Thesis #24 – Altering all cell-molecular regulatory signaling during the aging phase will provide at most partial amelioration for the problem of declining adaptation, because dysfunctional signaling will also arise at organ and systemic levels as a result of the … Continue reading

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Thesis 25

Thesis #25 – Repairing all forms of cumulative damage and altering all types of regulatory signaling during the aging phase will also fail to fully alleviate aging, because some features of aging will arise from the absence of structural gene-products … Continue reading

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Thesis 26

Thesis #26 – The forces of natural selection can be strengthened during adulthood by postponing the first age at which they begin to decline, which can be achieved for the force of natural selection acting on age-specific mortality by postponing … Continue reading

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Thesis 27

Thesis #27 – Among populations which have had their forces of natural selection strengthened experimentally, detectable improvements in adult survival and reproduction have been observably achieved within dozens of generations. So there I am, in 1977, realizing that all evolution … Continue reading

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Thesis 28

Thesis #28 – Among such experimental populations evolving greater levels of adaptation at later adult ages, evolutionary changes in (a) structural gene frequency, (b) gene regulation, (c) patterns of cumulative damage, and (d) still other features of physiological function will … Continue reading

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Thesis 29

Thesis #29 – Species with fully symmetrical fission as the sole means of reproduction do not have a declining force of natural selection acting on survival, and they do not evolve aging phases in which all individuals show declining survival. … Continue reading

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Thesis 30

Thesis #30 – The forces of natural selection plateau at zero values at very late adult ages, and do not decline further for all subsequent ages. This is the most important thing of all, even if no one understood what … Continue reading

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Thesis 31

Thesis #31 – After the forces of natural selection plateau, it is possible for survival and reproduction to plateau at positive values due to age-independent beneficial effects of some genetic variants. As with modern physics, again, it is often difficult … Continue reading

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Thesis 34

Thesis #35 – Severe antagonistic pleiotropy can cause the evolution of zero late-adult survival probability even under ideal conditions, when genetic trade-offs between early reproduction and subsequent adult survival are sufficiently strong. Not all organisms have three phases to their … Continue reading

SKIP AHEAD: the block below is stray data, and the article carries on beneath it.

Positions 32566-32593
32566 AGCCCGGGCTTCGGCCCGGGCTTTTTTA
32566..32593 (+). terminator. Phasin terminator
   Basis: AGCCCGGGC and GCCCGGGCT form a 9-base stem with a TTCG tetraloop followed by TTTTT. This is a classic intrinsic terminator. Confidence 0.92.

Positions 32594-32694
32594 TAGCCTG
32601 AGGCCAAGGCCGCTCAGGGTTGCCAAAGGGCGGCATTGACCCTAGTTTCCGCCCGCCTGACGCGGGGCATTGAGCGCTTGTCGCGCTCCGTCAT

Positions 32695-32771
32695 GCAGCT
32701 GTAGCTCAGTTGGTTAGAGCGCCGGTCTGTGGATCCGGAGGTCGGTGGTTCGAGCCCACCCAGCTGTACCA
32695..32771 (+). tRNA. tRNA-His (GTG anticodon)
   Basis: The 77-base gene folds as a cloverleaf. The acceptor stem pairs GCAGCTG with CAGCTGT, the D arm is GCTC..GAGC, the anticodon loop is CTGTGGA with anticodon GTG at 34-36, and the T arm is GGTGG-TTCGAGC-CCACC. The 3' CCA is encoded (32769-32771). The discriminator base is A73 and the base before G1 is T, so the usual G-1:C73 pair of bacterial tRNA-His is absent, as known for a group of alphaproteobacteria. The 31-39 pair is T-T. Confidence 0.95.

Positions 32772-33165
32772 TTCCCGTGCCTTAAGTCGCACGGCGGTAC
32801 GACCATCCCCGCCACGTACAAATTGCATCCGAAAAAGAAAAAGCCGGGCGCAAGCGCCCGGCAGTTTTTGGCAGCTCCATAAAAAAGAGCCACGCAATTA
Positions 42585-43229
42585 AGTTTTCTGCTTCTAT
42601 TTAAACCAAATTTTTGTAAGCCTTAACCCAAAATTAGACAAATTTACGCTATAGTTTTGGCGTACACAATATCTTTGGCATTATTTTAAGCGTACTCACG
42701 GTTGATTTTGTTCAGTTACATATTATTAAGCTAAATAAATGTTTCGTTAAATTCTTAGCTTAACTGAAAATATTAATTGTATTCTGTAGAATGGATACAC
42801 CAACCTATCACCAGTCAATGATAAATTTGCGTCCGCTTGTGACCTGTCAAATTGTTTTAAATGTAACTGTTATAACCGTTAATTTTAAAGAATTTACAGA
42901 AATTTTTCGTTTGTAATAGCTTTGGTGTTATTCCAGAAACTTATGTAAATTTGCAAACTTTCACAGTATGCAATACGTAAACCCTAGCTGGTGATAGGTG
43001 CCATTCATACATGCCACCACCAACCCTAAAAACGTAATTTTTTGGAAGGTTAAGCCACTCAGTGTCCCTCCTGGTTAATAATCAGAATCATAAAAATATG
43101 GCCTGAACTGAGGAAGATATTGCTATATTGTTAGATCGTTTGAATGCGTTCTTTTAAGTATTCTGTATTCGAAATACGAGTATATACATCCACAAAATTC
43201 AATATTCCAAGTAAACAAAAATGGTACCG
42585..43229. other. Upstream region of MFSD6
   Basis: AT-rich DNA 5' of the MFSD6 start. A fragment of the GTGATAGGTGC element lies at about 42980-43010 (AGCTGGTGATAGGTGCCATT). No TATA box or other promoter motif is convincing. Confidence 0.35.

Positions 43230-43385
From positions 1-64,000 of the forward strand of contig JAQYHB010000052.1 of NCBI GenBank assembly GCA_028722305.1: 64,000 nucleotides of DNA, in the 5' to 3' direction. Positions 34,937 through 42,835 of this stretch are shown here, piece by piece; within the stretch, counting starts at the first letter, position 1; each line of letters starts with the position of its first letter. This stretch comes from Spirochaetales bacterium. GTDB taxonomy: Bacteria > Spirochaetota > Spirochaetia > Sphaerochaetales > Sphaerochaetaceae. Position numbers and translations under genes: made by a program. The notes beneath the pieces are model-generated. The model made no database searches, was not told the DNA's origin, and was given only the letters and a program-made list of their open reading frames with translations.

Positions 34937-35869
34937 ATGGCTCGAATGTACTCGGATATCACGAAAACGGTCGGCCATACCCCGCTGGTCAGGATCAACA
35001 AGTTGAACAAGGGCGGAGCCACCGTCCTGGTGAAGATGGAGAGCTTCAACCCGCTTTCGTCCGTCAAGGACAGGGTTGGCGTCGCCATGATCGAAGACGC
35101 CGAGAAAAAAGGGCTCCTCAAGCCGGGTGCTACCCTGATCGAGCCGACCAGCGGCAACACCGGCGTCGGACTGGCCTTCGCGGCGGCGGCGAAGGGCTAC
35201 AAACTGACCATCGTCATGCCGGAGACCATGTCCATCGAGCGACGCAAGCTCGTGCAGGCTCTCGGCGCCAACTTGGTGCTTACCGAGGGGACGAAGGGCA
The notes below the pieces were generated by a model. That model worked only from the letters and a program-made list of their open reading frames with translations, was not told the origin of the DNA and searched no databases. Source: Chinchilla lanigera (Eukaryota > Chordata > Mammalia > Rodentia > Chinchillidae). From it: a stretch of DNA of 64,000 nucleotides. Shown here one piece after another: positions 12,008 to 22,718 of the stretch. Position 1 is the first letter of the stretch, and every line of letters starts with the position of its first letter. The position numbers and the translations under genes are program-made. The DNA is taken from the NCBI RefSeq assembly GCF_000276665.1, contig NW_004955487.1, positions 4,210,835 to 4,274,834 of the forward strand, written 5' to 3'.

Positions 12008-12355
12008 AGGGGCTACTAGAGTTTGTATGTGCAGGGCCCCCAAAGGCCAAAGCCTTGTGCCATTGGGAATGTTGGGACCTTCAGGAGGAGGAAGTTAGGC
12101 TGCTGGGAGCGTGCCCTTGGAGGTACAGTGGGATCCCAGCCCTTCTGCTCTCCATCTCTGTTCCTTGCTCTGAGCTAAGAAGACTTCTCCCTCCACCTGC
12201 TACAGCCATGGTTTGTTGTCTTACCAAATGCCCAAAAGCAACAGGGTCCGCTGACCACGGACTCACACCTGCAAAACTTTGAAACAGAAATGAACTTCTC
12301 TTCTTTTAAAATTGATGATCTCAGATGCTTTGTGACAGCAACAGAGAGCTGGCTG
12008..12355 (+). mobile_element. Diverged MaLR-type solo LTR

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Thesis 35

Thesis #35 – The ages at which the forces of natural selection plateau depend on the last ages of reproduction and survival in the evolutionary history of a population, allowing experimental evolution of the cessation of aging by deliberately changing … Continue reading

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Thesis 36

Thesis #36 – Experimental populations which have evolved different time-points for the cessation of aging can be used to uncover the biological foundations that determine the timing of the cessation of aging. During the 1980s and 1990s, my laboratory devoted … Continue reading

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Thesis 38

Thesis #38 – Some environmentally-induced variation in patterns of aging reflects the impact of selectively-favored patterns of life-history plasticity, but some environmental variation in aging does not reflect adaptive plasticity, such as that due to novel environments. An important distinction … Continue reading

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Thesis 39

Thesis #39 –  Patterns of adaptation are jointly determined by long-antecedent evolutionary patterns of natural selection, mutation, and inbreeding, as well as the immediate impact of environmental manipulation. In studying the aging phase and other patterns of adaptation in an … Continue reading

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Thesis 40

Thesis #40 – Experimental strategies for the study of aging that involve the introduction of novel mutations or increased levels of inbreeding will systematically impair the scientific study of aging, as they degrade and disrupt adaptation generally. At this point, … Continue reading

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Thesis 41

Thesis #41 – Experimental strategies for the study of aging that involve the use of environments that are evolutionarily novel will systematically impair the scientific study of aging, as natural selection will not have previously fostered adaptation to such novel … Continue reading